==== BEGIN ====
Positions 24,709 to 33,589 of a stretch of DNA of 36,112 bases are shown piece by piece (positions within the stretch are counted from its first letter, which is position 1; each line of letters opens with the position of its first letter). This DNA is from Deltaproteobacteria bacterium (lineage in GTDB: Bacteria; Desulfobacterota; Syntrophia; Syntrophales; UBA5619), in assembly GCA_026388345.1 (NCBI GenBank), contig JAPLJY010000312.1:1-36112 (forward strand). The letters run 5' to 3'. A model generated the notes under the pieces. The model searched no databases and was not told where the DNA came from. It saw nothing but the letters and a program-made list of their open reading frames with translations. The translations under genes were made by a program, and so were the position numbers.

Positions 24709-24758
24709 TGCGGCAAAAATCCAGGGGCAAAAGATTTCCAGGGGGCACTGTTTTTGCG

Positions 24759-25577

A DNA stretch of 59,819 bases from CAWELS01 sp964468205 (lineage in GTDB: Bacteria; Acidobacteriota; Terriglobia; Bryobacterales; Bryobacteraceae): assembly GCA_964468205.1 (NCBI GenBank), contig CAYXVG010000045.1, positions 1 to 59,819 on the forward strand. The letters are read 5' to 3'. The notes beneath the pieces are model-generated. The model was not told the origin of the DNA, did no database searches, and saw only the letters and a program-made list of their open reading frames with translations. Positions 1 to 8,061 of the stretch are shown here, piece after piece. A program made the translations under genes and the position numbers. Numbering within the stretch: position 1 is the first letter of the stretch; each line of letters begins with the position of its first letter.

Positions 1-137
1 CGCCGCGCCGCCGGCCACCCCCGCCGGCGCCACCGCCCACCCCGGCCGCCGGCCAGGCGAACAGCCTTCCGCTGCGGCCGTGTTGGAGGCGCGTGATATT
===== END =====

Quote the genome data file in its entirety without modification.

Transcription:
Positions 24,709 to 33,589 of a stretch of DNA of 36,112 bases are shown piece by piece (positions within the stretch are counted from its first letter, which is position 1; each line of letters opens with the position of its first letter). This DNA is from Deltaproteobacteria bacterium (lineage in GTDB: Bacteria; Desulfobacterota; Syntrophia; Syntrophales; UBA5619), in assembly GCA_026388345.1 (NCBI GenBank), contig JAPLJY010000312.1:1-36112 (forward strand). The letters run 5' to 3'. A model generated the notes under the pieces. The model searched no databases and was not told where the DNA came from. It saw nothing but the letters and a program-made list of their open reading frames with translations. The translations under genes were made by a program, and so were the position numbers.

Positions 24709-24758
24709 TGCGGCAAAAATCCAGGGGCAAAAGATTTCCAGGGGGCACTGTTTTTGCG

Positions 24759-25577

A DNA stretch of 59,819 bases from CAWELS01 sp964468205 (lineage in GTDB: Bacteria; Acidobacteriota; Terriglobia; Bryobacterales; Bryobacteraceae): assembly GCA_964468205.1 (NCBI GenBank), contig CAYXVG010000045.1, positions 1 to 59,819 on the forward strand. The letters are read 5' to 3'. The notes beneath the pieces are model-generated. The model was not told the origin of the DNA, did no database searches, and saw only the letters and a program-made list of their open reading frames with translations. Positions 1 to 8,061 of the stretch are shown here, piece after piece. A program made the translations under genes and the position numbers. Numbering within the stretch: position 1 is the first letter of the stretch; each line of letters begins with the position of its first letter.

Positions 1-137
1 CGCCGCGCCGCCGGCCACCCCCGCCGGCGCCACCGCCCACCCCGGCCGCCGGCCAGGCGAACAGCCTTCCGCTGCGGCCGTGTTGGAGGCGCGTGATATT